In a short and little-noted story Aug. 19, the Cairo Post reported that Qatari diplomat Mohammed bin Abdullah al-Hajri was arrested for hashish possession at the airport upon flying into Egypt. Qatar’s Ministry of Foreign Affairs issued a formal apology. There’s a quite an irony here. Qatar is by far the most conservative of the Persian Gulf states. The report notes that relations between Qatar and Egypt have been “frigid” since the ouster of Egypt’s Muslim Brotherhood president Mohamed Morsi in 2013. When the new regime of Abdel Fattah el-Sisi took over, Egypt returned $2 billion that Qatar had given in aid. Since then, Cario has suspected Qatar of backing the Islamist opposition. And while Qatar has joined the US-led coalition agianst ISIS, it has also been accused of supporting the more “moderate” (sic) jihadists in Syria, like the Nusra Front (which the US is also bombing). And of course Qatar’s jihadist friends in Syria are avidly burning the country’s cannabis fields.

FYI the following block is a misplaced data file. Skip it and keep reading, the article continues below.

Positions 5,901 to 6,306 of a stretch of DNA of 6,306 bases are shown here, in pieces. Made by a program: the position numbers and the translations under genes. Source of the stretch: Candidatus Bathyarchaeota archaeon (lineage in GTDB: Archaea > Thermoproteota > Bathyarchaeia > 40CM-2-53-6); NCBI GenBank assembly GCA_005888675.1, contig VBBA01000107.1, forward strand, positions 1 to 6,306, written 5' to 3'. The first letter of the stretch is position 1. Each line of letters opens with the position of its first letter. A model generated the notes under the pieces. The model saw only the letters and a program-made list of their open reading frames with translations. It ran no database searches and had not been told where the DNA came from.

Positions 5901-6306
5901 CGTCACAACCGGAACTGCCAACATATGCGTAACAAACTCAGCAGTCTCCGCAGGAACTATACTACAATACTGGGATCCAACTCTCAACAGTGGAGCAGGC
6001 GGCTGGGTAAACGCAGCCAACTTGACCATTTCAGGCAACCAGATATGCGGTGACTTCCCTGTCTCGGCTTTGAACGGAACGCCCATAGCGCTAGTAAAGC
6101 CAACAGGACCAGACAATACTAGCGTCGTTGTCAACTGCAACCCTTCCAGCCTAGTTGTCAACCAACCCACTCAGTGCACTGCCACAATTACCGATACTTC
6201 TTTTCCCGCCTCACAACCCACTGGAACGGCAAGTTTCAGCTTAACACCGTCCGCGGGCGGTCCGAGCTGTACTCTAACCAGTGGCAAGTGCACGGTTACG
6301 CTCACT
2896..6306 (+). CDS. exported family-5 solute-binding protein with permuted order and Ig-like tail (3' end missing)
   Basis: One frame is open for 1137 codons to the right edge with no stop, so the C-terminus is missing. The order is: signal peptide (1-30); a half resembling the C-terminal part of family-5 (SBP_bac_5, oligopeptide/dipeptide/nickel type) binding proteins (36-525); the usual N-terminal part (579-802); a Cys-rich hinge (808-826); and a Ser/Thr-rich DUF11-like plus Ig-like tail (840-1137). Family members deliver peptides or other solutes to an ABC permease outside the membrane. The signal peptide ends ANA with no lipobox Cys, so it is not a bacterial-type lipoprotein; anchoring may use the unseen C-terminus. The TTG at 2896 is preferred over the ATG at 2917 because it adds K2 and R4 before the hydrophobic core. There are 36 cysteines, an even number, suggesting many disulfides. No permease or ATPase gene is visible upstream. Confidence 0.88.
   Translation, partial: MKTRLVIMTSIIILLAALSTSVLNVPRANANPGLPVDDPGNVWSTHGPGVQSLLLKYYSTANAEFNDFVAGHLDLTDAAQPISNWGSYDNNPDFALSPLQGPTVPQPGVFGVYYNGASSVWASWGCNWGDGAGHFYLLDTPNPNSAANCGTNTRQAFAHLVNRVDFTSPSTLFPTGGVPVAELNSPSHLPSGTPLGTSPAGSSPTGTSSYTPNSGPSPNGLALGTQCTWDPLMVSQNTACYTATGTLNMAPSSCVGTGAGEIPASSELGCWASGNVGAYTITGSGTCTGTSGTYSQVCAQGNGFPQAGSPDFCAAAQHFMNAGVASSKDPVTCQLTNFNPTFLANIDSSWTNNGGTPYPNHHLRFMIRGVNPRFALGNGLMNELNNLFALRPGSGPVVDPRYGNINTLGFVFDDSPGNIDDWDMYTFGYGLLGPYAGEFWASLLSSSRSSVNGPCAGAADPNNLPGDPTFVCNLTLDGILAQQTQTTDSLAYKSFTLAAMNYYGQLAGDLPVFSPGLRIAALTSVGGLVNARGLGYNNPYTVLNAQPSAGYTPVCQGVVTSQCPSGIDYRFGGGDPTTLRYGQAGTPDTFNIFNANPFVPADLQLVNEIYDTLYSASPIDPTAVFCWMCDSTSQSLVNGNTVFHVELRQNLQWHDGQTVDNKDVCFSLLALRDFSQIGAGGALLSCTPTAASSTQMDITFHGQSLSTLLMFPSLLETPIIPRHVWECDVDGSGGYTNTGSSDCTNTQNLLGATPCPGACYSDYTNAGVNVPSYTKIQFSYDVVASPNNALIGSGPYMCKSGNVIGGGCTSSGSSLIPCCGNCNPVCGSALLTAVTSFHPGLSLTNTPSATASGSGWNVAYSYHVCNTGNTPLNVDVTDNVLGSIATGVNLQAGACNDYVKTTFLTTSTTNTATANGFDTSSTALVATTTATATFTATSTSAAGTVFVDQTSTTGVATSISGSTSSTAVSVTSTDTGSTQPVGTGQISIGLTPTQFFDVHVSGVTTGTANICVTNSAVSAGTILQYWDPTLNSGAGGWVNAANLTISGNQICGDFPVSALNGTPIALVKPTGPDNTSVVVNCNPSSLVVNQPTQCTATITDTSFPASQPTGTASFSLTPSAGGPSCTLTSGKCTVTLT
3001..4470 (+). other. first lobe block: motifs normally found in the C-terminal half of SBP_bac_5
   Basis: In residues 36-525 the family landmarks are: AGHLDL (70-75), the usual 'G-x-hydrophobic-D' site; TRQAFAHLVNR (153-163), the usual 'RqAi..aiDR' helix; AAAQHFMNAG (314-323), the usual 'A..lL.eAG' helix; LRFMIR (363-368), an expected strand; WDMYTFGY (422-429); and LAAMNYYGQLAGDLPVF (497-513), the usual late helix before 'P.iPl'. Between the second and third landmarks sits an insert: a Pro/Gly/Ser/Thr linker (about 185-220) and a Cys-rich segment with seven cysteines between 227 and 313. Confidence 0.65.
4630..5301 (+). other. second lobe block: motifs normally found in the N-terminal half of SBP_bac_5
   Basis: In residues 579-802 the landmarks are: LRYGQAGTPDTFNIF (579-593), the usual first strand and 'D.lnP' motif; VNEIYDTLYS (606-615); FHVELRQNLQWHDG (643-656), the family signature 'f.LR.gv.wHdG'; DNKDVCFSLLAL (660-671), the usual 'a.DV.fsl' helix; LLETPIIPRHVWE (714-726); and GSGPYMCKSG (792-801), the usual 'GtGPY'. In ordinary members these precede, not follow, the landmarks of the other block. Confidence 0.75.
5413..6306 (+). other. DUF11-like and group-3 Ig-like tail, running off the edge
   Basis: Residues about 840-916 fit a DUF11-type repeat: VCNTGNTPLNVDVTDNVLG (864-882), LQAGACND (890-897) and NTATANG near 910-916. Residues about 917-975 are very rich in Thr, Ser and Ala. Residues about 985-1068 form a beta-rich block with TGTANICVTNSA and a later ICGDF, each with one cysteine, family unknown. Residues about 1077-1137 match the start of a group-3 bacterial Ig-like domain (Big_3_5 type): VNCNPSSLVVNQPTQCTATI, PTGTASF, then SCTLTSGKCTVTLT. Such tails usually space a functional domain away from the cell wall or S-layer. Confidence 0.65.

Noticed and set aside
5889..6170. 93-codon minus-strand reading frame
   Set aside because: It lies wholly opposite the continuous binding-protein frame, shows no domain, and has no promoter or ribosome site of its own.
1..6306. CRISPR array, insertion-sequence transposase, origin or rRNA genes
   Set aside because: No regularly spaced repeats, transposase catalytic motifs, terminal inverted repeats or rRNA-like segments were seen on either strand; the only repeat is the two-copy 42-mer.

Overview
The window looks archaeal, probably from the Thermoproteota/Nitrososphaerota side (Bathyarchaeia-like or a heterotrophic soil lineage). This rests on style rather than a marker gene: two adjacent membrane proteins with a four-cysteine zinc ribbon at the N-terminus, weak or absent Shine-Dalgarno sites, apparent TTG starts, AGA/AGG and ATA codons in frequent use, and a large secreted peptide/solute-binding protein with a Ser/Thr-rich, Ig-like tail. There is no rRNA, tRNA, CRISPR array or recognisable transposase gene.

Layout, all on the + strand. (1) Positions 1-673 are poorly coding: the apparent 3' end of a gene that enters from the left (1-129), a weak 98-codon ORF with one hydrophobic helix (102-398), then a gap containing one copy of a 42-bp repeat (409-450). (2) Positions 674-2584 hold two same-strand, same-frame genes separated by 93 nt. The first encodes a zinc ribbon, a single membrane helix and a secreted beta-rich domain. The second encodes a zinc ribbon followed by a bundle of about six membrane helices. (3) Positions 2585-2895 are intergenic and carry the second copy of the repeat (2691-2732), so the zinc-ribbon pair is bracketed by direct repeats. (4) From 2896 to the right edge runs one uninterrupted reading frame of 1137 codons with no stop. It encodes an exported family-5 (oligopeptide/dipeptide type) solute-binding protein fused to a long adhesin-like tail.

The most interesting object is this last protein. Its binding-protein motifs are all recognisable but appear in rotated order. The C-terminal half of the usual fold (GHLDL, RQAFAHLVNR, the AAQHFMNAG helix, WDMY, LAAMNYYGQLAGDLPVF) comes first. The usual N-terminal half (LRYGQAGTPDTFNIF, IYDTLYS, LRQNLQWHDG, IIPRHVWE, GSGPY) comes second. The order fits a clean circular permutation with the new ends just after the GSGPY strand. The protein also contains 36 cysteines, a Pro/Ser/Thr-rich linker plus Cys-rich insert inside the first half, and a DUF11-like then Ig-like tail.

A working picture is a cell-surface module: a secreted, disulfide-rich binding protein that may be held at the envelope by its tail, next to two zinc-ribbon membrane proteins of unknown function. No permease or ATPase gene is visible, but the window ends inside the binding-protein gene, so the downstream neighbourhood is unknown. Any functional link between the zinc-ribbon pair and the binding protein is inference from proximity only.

Qatar Online informs us that you can get the death penalty there for drug-smuggling, although the Death Penalty Worldwide website indicates it is very rarely instated. Supposedly more “secular” Egypt also has the death penalty for drug-smuggling—and does instate it. The Daily Mail reported in June 2013 that an elderly British national was sent to Egypt’s death row after being popped for hashish. We haven’t heard that either country will be charging al-Hajri, however.
You can almost predict that those most puritanical about getting high are those most susceptible to the allure of forbidden fruit. Last year, Mohamed Morsi’s own son was arrested for hashish possession by Egyptian police.
But we’ve noted such hypocrisies before.